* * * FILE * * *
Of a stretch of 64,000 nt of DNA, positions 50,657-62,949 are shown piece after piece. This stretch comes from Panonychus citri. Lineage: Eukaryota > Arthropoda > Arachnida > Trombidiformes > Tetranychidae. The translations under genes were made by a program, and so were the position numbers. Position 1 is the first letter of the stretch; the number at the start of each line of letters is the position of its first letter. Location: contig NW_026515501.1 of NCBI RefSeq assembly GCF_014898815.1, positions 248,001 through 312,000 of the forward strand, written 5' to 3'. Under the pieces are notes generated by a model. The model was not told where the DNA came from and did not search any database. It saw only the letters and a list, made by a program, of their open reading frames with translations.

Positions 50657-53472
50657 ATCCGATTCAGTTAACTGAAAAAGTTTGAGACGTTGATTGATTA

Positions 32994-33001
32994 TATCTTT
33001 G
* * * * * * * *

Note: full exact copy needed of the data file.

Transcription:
Of a stretch of 64,000 nt of DNA, positions 50,657-62,949 are shown piece after piece. This stretch comes from Panonychus citri. Lineage: Eukaryota > Arthropoda > Arachnida > Trombidiformes > Tetranychidae. The translations under genes were made by a program, and so were the position numbers. Position 1 is the first letter of the stretch; the number at the start of each line of letters is the position of its first letter. Location: contig NW_026515501.1 of NCBI RefSeq assembly GCF_014898815.1, positions 248,001 through 312,000 of the forward strand, written 5' to 3'. Under the pieces are notes generated by a model. The model was not told where the DNA came from and did not search any database. It saw only the letters and a list, made by a program, of their open reading frames with translations.

Positions 50657-53472
50657 ATCCGATTCAGTTAACTGAAAAAGTTTGAGACGTTGATTGATTA

Positions 32994-33001
32994 TATCTTT
33001 G